Utilizing Platform-Based Analytics, Part 2: LinkedIn Analytics

LinkedIn is definitely not your everyday “This is how my life is going” place to post. Nope. Rather, it’s a space for professionals to connect with each other and with companies and where you can put your best professional foot—profile—forward for top-ranking companies and recruiters. It’s the most widely-used professional platform for showcasing whatever you and your company have to offer. In fact, LinkedIn is the “largest professional network with more than 546 million users in more than two hundred countries and territories worldwide.” Since we’ve already walked you through how to set up a personal profile and given you the best practices for creating a company page, let’s take a look at determining how well your LinkedIn social posts and campaign efforts are doing.

As we stated with Facebook Insights, sometimes the best way to evaluate your analytics is to go straight to the source and review your data within the social media platform itself; hence, LinkedIn Analytics is where it’s at if you want to know how your company page is performing. To view your analytics, simply go to your company page from your personal profile. Once you’re on that page, select “Analytics” at the top of the page. LinkedIn offers three categories of analytics for review: Visitors, Updates, and Followers.


This analytic focuses on the people coming to your page to take a look. Traffic metrics measures how many unique visitors (meaning it excludes multiple visits from the same visitor) and page views your company page has over a certain period of time. The default range is for the past fifteen days, but you can change it to review longer periods of time. If you have a career page as well as a company page, you can select which page to review. A career page is a recruitment tool where you can put your company in the spotlight, so to speak, and attract candidates. The helpful graph included in this analytic shows who has come to your page and from which device. The blue line indicates mobile visitors, the red line desktop traffic.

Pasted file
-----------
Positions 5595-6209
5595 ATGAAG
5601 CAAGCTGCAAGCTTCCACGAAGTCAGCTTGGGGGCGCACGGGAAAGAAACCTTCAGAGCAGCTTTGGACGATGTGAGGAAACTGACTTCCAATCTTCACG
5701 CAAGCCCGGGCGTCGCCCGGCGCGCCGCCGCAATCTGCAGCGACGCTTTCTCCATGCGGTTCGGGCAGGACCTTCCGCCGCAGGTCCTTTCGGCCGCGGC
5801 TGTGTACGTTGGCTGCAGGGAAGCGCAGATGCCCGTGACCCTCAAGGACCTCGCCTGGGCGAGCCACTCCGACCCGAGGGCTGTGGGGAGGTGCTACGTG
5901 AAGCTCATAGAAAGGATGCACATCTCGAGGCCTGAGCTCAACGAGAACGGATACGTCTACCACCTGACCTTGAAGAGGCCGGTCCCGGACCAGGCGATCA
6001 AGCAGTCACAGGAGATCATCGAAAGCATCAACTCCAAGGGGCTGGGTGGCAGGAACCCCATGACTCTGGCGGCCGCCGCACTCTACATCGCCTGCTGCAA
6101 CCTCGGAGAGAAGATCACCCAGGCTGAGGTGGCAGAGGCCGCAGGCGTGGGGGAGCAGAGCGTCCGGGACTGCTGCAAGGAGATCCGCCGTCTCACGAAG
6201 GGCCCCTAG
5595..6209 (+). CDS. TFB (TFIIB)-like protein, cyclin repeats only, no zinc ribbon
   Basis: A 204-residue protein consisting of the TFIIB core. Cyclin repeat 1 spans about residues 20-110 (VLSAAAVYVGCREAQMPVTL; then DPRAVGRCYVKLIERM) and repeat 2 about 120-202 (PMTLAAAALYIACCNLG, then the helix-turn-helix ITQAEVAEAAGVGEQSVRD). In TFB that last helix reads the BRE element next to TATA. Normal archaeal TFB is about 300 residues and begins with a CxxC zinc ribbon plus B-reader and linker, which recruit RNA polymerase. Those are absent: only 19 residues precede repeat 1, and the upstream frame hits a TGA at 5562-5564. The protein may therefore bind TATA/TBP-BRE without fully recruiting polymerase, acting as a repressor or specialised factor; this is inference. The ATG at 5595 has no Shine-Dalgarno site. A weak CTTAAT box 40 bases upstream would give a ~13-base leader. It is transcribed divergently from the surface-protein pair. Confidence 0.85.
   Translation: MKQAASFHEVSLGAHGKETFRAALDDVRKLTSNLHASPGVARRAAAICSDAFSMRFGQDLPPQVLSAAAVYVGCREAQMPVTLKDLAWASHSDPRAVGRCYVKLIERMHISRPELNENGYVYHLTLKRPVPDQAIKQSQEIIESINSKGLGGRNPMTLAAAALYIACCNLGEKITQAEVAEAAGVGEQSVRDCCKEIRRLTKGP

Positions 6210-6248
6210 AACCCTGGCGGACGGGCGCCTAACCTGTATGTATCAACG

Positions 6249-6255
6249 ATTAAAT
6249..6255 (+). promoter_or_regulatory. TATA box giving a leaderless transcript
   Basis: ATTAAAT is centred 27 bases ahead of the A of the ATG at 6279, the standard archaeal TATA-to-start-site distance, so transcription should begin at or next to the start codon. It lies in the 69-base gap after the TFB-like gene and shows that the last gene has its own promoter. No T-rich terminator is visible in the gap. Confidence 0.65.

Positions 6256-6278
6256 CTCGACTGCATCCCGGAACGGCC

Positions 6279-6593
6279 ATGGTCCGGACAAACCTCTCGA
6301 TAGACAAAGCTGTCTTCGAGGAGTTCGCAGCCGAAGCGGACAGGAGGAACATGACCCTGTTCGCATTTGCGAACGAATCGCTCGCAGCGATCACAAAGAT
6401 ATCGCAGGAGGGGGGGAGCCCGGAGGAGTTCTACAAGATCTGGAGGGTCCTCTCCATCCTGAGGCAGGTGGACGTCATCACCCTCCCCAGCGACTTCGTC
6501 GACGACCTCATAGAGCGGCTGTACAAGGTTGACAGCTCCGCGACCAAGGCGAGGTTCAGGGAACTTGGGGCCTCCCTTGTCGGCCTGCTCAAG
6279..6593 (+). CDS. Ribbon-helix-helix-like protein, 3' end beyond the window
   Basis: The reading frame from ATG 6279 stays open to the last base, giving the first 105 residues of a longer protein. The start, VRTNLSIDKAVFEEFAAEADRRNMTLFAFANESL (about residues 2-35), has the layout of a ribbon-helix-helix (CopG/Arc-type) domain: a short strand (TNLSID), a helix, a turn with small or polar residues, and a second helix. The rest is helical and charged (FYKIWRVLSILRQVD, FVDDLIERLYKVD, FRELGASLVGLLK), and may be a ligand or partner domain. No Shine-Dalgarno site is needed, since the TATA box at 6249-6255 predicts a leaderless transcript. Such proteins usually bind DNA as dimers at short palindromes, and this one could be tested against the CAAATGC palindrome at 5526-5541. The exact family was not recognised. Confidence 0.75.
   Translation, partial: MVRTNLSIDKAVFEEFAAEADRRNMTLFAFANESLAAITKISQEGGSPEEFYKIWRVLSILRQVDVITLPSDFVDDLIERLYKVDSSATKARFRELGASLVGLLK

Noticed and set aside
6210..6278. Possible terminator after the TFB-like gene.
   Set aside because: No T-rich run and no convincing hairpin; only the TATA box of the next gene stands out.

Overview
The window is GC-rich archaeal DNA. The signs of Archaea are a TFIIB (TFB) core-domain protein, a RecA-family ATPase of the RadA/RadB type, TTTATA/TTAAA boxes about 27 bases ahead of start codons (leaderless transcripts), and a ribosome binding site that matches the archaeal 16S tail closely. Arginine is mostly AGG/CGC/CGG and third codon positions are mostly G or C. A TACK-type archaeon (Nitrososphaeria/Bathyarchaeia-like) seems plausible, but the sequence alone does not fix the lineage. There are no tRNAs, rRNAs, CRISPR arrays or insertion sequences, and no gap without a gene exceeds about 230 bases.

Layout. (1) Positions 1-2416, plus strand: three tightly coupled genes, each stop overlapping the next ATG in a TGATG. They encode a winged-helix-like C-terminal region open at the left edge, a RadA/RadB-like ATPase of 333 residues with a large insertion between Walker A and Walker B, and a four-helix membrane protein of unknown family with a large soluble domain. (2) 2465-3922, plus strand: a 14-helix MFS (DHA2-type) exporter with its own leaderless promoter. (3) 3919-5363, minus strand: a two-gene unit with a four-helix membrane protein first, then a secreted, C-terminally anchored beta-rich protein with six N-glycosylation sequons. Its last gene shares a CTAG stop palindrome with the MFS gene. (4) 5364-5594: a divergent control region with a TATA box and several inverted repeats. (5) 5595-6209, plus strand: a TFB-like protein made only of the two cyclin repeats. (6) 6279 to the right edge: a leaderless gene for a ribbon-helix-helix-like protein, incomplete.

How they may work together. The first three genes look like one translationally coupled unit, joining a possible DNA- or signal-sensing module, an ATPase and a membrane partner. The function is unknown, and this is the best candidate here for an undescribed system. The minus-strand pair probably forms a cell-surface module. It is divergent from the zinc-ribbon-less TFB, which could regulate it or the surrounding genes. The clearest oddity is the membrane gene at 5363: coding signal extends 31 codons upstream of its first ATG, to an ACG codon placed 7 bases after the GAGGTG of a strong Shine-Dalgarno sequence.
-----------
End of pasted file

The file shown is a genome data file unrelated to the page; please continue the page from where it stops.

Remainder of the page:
The visitor demographics chart shows all kinds of helpful information about the traffic visiting your page. Its dropdown menu gives you several options for how to view the data:

  • Job function shows you what type of work your visitors are involved in, such as media, communications, education, or administrative.
  • Country shows where in the world your visitor traffic is coming from.
  • Region hones in a bit more on what area of the world that traffic is coming from.
  • Seniority refers to the type of visitor and what their employee level is on their LinkedIn personal profile, such as a senior employee, entry-level, manager-level, or CEO.
  • Industry lets you see what field your visitors work in, i.e., publishing, internet, and higher education.
  • Company size shows you the type of company your visitors work for, such as a large corporation or small mom-and-pop.


This is where you see how your content is performing. Across the top of the page, there’s a section of engagement highlights, which shows you how your overall content has performed over the last thirty days. You’ll see how many likes and comments your content received, how many shares it had, and how many followers you gained.

The engagement metrics chart lets you know the extent of interaction with your content over a certain time period. The blue line on this chart indicates organic reach, whereas the green line shows sponsored content, which, of course, is only available if you’ve paid to promote any of your posts.

Using the dropdown menu with this chart, you can review your overall content metrics in the following ways:

  • Impressions is how often your content has been seen by LinkedIn members (includes the number of times a LinkedIn member may have seen it more than once).
  • Unique impressions refers to the unduplicated number of times a LinkedIn member has seen the content.
  • Clicks tells you the number of times a member has clicked on your content, company name, or logo (does not include likes, shares, or comments).
  • Likes indicates the overall number of likes your content has received.
  • Comments tells you how many comments your content has received.
  • Shares shows the number of shares for all of your content.
  • Followers acquired displays the number of followers gained by sponsored content.